The two bloggers, he said, weren't reinventing the wheel. They were taking what other people were doing in other cities across the United States and running with it.
Things have changed drastically since, Lance said.
"It has definitely taken a more partisan stance," he said. "It's focused on particular issues. It's a different scene now than when it was some reporters and bloggers."
Now Chattanooga Organized for Action members come to council meetings and Tweet or post to Facebook. Brooks leads the way, but many times Thongnopnua also Tweets from his personal account and writes about council activities on his blog, The Establivist.
Stacy Richardson, with the Ochs Center of Metropolitan Studies, also Tweets while at council meetings. She said her Tweets stay more neutral about happenings at the council.
"This is one potential way to get involved," she said.
Brooks looks back historically for comparisons to his role within the media world. In the past, information was disseminated through dozens of newsletters or newspapers within a town. Now, there are fewer media outlets in many cities, he said, but people still crave information.
"It's a need for documenting information as it's happening," he said.
Thongnopnua said he and Brooks can bring analysis to political discussions.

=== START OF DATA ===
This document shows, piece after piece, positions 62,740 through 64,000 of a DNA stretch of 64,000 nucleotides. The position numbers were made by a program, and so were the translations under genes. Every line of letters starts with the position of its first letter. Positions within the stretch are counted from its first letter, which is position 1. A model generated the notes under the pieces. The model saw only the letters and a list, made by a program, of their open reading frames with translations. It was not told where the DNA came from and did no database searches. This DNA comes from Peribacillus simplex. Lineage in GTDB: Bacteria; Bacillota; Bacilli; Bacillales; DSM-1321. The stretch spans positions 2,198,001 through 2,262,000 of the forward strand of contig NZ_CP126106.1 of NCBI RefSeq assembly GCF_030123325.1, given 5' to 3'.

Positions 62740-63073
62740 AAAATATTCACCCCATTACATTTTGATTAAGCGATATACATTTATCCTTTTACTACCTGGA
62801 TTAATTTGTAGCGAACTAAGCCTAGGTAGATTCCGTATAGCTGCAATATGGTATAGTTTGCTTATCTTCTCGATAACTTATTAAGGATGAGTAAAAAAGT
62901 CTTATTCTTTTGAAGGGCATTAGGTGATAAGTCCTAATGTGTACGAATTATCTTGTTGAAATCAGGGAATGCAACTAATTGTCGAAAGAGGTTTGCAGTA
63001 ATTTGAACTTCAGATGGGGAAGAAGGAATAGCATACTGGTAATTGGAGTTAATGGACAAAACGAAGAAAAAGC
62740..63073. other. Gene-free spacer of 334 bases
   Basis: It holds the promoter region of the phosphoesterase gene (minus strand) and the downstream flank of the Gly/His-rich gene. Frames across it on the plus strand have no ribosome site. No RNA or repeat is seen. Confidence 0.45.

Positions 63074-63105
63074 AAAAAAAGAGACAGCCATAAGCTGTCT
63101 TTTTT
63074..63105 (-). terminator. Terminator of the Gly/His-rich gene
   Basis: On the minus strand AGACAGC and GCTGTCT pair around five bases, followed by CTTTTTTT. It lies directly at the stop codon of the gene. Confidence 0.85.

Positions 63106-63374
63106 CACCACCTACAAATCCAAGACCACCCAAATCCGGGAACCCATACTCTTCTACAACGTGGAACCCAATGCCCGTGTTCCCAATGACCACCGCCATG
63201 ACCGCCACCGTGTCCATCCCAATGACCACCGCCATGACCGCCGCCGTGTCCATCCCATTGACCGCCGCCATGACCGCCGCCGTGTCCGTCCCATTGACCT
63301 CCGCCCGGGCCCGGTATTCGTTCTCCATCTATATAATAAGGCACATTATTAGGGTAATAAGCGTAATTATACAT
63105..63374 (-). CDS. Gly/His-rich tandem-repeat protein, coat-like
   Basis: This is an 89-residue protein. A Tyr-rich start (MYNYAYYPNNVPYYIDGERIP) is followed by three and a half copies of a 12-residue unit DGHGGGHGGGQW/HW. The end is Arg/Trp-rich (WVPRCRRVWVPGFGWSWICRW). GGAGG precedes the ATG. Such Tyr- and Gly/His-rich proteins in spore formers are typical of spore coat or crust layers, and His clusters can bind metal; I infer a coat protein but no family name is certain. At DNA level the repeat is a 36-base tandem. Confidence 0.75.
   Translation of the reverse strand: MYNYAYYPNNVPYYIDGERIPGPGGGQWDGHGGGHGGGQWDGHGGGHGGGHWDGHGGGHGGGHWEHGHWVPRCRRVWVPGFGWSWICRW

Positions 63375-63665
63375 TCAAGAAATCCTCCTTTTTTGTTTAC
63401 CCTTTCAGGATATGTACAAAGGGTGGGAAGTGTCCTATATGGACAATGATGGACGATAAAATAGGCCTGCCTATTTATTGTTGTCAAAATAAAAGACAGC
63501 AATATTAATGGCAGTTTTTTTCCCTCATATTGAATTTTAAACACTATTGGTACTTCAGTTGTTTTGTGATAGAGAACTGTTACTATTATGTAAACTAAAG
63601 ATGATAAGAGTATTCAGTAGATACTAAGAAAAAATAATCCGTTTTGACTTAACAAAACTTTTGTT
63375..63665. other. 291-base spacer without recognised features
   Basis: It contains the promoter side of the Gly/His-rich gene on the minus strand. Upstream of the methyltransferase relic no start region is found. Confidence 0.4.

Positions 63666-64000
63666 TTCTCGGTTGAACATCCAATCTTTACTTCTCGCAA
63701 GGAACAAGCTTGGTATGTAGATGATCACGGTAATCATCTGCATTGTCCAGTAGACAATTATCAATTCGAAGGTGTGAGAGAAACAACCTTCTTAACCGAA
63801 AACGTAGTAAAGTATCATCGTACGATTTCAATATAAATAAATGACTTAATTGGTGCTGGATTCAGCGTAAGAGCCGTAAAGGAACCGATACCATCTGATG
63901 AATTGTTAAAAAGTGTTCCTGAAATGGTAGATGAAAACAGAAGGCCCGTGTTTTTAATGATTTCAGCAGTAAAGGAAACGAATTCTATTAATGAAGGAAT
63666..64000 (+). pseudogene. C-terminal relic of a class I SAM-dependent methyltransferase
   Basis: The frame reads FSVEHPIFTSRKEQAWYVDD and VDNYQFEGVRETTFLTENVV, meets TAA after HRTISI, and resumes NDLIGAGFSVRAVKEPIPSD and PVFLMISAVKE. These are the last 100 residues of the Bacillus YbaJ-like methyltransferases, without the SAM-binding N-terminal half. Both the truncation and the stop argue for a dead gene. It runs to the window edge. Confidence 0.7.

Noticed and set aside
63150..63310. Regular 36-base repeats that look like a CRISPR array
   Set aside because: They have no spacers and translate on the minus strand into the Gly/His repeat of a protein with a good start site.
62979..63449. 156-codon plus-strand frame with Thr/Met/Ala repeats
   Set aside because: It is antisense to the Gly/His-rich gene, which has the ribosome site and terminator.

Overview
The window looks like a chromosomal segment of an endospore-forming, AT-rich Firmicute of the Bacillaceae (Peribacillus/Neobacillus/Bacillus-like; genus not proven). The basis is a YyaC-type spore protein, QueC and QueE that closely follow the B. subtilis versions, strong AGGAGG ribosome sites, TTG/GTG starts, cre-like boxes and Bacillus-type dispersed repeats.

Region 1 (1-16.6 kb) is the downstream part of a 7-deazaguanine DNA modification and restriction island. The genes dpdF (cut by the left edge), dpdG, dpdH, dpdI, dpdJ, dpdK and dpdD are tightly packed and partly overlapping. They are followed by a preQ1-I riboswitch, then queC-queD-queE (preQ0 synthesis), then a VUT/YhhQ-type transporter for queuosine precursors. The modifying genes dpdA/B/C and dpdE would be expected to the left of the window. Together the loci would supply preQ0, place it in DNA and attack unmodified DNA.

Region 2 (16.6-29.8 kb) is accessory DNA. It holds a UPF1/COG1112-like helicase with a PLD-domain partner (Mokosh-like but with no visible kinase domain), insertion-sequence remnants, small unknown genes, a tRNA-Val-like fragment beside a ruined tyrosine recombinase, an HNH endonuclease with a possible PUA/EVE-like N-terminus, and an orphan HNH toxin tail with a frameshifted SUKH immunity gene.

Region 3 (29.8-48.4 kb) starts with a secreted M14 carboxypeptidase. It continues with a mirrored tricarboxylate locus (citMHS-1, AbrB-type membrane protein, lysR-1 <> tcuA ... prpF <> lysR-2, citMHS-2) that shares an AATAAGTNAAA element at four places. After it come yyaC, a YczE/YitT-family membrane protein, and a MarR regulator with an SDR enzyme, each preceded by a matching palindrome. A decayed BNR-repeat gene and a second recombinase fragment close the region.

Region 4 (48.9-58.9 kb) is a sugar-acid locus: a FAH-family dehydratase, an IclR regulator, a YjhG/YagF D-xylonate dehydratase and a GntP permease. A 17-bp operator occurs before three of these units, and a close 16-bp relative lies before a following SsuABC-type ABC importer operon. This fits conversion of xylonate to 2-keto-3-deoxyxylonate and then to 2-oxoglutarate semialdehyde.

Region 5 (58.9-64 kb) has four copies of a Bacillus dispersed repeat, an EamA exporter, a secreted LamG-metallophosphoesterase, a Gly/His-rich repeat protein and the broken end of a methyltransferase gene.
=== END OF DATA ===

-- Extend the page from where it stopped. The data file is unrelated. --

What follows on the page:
"We're challenging the institutions, which have traditionally been unchallenged," he said.
Council Chairwoman Pam Ladd said she has seen the increase of those Tweeting and blogging within the council chambers. She said she does not personally have a Facebook or Twitter account and reads nothing on social media.
She said she does have reservations with the newer generation at council meetings who poke their cameras in the air and record. She has interaction with traditional media outlets, she said, but none with the bloggers and citizen journalists.
"You don't know the intent and how it will be represented," she said. "It gives you some concern."
But for the new social media, making those who are comfortable become uncomfortable is part of the goal. They say it doesn't matter who is in office. What they care about is that their issues are addressed.
"It doesn't matter to me who's elected," Thongnopnua said. "The problems are still out there."